The foundations of many Americans’ most deeply held principles, Sir Robert Worcester says, lie in a nearly 800-year-old document with a Latin name that many people today know little about.
That document is the Magna Carta (Latin for “great charter”) and Worcester took the opportunity presented him Thursday evening as KU’s second-ever Chancellor’s Lecturer to tell an audience at the Dole Institute of Politics that it’s as relevant today as it’s ever been.
He’s also the chairman of the Magna Carta 2015 800th Anniversary Commemoration Committee, which aims to spur a worldwide celebration of the document’s importance in three years.
“I’d like people here at and around KU to join in the celebration,” Worcester said Thursday. “We wouldn’t be here tonight enjoying the liberties we do if the Magna Carta hadn’t led the way.”
Worcester, a native of Kansas City, achieved fortune and fame in Britain as a pollster. He founded Market and Opinion Research International, better known simply as MORI, in 1969. The firm provides polling services for major British publications as well as the British government, and it’s become the largest independent research group in that country, Victor Bailey, the director of KU’s Hall Center for the Humanities, said in an introduction.
For the audience at the Dole Institute, Worcester reeled off a lengthy list of now-accepted principles that had their roots in the document hammered out by British barons in 1215. Among them: the phrase “no taxation without representation,” the concept of a free church, trial by jury and even the idea that courts should have a permanent place to sit; back then, instead of in a permanent courthouse, courts would sit wherever the king decided to put them.
“It was the foundation of human rights, under threat now as we consider how to cope with the threats which face us in the 21st century,” Worcester said.
He spoke to a crowd of about 200 people, which Dole Institute director Bill Lacy said was more than he’d anticipated.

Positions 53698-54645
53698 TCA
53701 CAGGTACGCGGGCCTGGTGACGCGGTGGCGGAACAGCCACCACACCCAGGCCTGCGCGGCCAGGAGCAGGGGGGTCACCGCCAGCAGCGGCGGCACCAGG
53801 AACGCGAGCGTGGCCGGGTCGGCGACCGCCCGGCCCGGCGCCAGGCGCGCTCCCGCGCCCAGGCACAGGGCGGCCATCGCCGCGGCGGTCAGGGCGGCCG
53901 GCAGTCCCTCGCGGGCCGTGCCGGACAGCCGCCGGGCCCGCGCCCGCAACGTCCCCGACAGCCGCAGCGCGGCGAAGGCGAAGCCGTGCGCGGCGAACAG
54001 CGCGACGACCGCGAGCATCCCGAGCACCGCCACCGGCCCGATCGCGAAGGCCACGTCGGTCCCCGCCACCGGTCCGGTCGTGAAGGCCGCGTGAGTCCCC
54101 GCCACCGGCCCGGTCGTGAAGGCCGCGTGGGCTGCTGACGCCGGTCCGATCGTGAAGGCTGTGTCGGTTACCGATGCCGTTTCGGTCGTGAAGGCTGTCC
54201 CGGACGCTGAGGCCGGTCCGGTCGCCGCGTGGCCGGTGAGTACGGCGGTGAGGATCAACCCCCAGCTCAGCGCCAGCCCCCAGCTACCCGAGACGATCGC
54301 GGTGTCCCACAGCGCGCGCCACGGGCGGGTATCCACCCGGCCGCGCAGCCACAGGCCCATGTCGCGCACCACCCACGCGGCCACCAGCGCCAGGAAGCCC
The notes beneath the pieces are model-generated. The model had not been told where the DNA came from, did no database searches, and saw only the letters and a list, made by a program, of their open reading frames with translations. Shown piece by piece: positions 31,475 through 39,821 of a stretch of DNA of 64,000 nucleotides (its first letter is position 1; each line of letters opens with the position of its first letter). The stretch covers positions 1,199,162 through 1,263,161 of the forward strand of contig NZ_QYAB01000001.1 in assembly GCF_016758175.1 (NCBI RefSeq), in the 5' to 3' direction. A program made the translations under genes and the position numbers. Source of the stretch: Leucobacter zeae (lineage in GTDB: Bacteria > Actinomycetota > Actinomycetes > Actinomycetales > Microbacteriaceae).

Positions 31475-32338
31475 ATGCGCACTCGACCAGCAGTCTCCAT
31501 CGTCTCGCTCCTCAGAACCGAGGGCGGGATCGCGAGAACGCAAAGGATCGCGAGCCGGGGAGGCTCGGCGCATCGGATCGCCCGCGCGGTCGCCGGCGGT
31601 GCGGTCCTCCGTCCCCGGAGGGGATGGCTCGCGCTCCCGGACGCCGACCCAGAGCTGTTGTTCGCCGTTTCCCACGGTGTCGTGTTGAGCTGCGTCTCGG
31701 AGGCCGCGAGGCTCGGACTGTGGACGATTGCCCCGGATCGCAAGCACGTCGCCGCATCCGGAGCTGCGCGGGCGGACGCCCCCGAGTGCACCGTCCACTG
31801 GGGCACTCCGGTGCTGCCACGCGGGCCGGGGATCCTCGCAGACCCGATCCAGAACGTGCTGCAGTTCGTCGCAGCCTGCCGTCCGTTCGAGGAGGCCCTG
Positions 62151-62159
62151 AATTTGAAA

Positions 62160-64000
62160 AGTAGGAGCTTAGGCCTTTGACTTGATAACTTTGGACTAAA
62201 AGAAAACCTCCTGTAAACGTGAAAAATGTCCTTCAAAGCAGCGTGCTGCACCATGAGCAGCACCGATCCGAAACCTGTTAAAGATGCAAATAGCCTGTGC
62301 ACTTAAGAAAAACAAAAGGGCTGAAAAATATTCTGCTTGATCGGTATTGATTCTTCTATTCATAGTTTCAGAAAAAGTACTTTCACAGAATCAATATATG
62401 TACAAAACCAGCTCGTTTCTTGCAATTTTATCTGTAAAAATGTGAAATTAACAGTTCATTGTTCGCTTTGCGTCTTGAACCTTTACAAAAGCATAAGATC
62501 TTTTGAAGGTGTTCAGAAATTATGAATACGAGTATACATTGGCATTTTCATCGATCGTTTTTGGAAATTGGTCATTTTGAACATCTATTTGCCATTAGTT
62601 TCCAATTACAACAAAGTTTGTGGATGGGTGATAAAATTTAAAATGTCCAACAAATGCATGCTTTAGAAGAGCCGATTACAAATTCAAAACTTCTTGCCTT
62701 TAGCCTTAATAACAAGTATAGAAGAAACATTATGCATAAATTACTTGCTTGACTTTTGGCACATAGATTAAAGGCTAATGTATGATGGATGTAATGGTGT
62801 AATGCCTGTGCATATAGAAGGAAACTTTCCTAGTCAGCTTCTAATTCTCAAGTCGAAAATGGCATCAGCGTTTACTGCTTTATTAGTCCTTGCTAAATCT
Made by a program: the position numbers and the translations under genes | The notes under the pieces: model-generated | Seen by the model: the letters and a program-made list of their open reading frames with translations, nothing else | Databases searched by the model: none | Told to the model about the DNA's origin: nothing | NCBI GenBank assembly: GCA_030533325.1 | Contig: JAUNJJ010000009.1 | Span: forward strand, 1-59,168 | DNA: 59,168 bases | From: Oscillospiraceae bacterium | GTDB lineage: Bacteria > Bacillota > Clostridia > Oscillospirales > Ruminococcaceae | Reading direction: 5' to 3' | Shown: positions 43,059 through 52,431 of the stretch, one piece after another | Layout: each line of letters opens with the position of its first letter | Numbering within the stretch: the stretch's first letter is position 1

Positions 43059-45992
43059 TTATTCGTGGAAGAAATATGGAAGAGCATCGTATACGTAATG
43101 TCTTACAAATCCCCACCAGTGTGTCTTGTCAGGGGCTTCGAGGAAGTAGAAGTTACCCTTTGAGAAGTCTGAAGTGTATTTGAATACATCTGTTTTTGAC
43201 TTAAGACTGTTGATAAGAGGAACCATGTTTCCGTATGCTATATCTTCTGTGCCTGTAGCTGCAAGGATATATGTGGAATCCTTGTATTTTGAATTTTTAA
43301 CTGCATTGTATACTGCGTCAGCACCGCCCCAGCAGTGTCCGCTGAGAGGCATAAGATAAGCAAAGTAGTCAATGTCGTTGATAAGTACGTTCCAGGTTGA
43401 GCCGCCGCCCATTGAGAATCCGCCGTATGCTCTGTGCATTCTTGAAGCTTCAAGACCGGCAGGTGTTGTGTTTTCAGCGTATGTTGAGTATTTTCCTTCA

The lecture was Worcester’s fifth talk of the day, following one to business students, one to journalism students, one to students in history and political science, and one over dinner to a private group at the Dole Institute.
Before the evening lecture, Worcester said he’d enjoyed some give-and-take with students — especially a journalism student who challenged him on the merits of opinion polls.
“They were as lively as I’d hoped,” Worcester said, “because I like to fight.”
He said he’d often fallen back on his KU education during his career, and he’d have never landed his first job with the consulting firm McKinsey and Company, which brought him to England, without his rare combination of business and political science degrees.
He said he makes it back to campus about every three or four years.
“It’s the friendliest place I’ve ever been,” Worcester said. “Everybody wants to know how they can help. Everybody wants to say hello. Everybody wants to say, ‘Have a nice day.’”
But his 13th century castle, not to mention his knighthood, help him continue to love living in England, he said.
Worcester closed his talk Thursday night by outlining some of the plans his Magna Carta anniversary committee is making for the big day, June 15, 2015. The committee’s highest goal, he said, is to enlist Queen Elizabeth herself to mark the occasion with an appearance at Runnymede, where King John applied his seal to the charter under pressure from angry barons and others. Other celebrations will occur throughout Britain and the world, he said.
“It is my hope over 100 countries will be commemorating the importance of what began on an open plain 800 years ago to this generation and many generations to come,” Worcester said.